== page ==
A selection of new blu-ray and DVD releases. This time around:
Rediscover Tom Holland’s ’80s horror Fright Night, see Pedro Almodovar turn life into a Hitchcockian thriller in Julieta, get rigged with Mark Wahlberg and Kurt Russell in Deepwater Horizon, understand how Gemma Arterton is The Girl With All The Gifts, prepare to cover SCARS, escape humanity in Humans Series 2 and go undercover with Bryan Cranston in The Infiltrator
Blu-ray Review: FRIGHT NIGHT
Tom Holland’s ‘1985 vampire flick is still a blast over 30 years after it was first released. On a tonal level this is very similar to Joel Schumacher’s fellow stylish ‘80s bite pic The Lost Boys. It’s not quite as good as that film, but Chris Sarandon is great as the Nosfertau living next door to a young film fan. Roddy Mc Dowell is also good value as the horror show presenter who aids our young hero (William Ragsdale) in his battle against the undead.
This Masters of Cinema release gives this cult favourite a major upgrade You get a wonderful documentary and a selection of interviews with Tom Holland and everyone else involved. Great stuff indeed.
Blu-ray Review: JULIETA
Only Pedro Almodovar could take a family drama and turn it into a thriller with a strong hint of Hitchcock. Emma Suárez and Adriana Ugarte both star as the titular Julieta as she recounts her life through different time periods. We learn how she met and lost her husband and how a schism saw the relationship with her daughter break down. Intriguing visuals and a strong score augment the great performances.
An interesting if short making of. It’s okay, but you’ll be left wanting more.
Blu-ray Review: DEEPWATER HORIZON
Mark Wahlberg and Kurt Russell get all blue collar in Peter Berg’s true-life tale. Showing the Deepwater Horizon oil rig disaster, this is a solid enough flick with good effects and performances. However, at 107 minutes, it’s a little light on development, with a lot of the characterisation drawn in broad strokes. This gets a bonus point for having a good cast, with Kate Hudson and John Malkovich joining Wahlberg and Russell.
Deepwater Horizon comes with a great selection of interviews and other odds and ends. They might be a little ‘puff’, but they’re very good.
Blu-ray Review: THE GIRL WITH ALL THE GIFTS
Very much in the mould of 28 Days Later, The Girl With All The Gifts is an engaging zombie movie that works despite of an ending that misses the mark. Gemma Arterton, Paddy Considine and Glenn Close star in Colm McCarthy’s film about the last stand between the human race and a fungal zombie virus. Sennia Nanua makes a solid debut as the humanity’s last hope: a zombie-human hybrid. Arterton and Nanus’ relationship has echoes between the one between Ripley and Newt in Aliens, but this lacks the originality of James Cameron’s classic.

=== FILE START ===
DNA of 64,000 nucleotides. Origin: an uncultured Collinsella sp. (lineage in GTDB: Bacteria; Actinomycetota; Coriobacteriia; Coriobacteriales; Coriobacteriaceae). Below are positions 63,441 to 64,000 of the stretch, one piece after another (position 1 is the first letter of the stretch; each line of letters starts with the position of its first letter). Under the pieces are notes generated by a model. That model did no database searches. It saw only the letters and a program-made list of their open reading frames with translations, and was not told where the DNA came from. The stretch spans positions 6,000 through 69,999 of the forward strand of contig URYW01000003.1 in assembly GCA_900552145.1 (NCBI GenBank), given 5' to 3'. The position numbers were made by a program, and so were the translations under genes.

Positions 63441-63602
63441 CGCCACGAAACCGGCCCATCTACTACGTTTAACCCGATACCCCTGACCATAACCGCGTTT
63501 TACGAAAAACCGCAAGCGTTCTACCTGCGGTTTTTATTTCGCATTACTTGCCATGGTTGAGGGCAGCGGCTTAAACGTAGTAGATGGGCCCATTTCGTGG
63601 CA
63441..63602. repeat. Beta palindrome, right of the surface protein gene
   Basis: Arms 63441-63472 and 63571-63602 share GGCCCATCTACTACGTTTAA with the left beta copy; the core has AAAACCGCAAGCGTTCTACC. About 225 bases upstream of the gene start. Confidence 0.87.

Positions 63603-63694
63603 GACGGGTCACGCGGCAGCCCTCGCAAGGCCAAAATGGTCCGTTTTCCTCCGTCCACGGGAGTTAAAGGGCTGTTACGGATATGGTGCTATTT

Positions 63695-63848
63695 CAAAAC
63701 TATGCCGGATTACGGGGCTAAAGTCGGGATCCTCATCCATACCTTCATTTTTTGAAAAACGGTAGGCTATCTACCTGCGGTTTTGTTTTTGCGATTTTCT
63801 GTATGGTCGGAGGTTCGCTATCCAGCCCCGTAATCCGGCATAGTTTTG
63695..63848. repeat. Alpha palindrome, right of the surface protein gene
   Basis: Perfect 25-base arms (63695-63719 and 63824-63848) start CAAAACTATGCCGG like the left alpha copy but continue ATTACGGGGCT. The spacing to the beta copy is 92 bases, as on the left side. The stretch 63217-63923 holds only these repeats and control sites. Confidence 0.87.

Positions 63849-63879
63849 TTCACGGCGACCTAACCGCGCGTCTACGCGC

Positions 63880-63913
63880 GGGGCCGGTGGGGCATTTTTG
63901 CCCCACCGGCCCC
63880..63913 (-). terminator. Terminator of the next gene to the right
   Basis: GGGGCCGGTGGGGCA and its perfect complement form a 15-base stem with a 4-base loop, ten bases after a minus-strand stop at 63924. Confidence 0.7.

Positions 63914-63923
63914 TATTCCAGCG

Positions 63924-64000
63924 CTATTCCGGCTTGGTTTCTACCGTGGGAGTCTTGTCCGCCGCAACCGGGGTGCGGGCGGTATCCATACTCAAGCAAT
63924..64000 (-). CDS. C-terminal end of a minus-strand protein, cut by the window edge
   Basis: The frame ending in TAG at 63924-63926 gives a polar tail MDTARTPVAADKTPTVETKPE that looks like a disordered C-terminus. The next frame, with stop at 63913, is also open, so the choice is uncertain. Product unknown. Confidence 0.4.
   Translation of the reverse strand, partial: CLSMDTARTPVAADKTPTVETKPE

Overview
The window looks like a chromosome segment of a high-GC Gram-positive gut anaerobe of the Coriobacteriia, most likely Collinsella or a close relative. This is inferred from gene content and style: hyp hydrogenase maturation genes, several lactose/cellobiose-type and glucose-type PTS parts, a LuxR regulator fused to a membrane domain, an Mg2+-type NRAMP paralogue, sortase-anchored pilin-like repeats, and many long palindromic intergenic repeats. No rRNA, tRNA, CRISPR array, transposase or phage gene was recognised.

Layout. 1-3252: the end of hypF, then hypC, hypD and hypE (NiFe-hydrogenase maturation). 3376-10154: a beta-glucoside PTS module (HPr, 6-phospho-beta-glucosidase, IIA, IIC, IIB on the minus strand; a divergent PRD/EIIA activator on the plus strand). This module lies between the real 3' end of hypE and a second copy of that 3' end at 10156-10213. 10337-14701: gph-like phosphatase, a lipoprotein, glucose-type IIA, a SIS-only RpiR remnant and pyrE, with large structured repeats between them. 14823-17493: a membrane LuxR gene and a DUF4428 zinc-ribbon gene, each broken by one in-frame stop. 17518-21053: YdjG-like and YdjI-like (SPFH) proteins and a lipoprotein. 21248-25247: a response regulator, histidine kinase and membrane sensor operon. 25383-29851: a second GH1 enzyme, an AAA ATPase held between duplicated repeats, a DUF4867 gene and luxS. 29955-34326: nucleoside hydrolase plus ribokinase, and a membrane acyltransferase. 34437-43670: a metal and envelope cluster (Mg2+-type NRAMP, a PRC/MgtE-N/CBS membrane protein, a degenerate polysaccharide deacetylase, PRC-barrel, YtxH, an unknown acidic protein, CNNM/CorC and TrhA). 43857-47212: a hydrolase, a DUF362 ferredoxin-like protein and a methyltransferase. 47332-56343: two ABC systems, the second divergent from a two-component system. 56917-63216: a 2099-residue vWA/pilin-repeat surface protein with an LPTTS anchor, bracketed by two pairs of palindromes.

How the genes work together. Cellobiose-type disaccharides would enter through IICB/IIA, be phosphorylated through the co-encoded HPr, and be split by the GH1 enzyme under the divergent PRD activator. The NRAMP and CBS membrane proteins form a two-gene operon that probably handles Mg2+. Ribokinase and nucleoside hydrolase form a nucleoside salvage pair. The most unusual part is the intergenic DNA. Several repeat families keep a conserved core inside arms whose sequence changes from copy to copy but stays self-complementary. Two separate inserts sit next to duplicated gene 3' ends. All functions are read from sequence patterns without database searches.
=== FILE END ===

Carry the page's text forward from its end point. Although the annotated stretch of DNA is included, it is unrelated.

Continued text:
The blu-ray has an good making that covers a lot of the production.
DVD Review: SCARS
A low budget thriller from writer-director Sean K. Robb, Scars stars Danielle Cole and Neale Kimmel as Scar and Scarlett, two women who go on a killing spree, taking revenge against the abusive men in their lives. Think Thelma and Louise meets American Psycho, violent but surprisingly well acted considering its a low budget flick. The plot is a bit ponderous and it lacks focus, but it’s not bad considering.
DVD Review: HUMANS SERIES 2
The second season of Humans doesn’t quite reach the heights of the first. This futuristic drama has some good ideas but it doesn’t quite have the budget or resources to achieve them. The acting isn’t bad, but at times this feels more like a kids TV drama than a prime-time adult show. Asimov and Kubrick are the clears touchstones as the machines struggle to find humanity in a world amongst society.
Blu-ray Review: THE INFILTRATOR
Bryan Cranston goes undercover to fight Colombian drug dealers in Brad Furman’s thriller. It’s quick paced and well executed but you’ve seen this type of thing a million times before. Cranston is good, showing that he can’t get away from drug-fueled antics, while Diane Kruger, John Leguizamo and Benjamin Bratt fill-out the supporting roles. Average.
You get a good commentary from Furman and Cranston, deleted scenes and a pair of featurettes. Strong.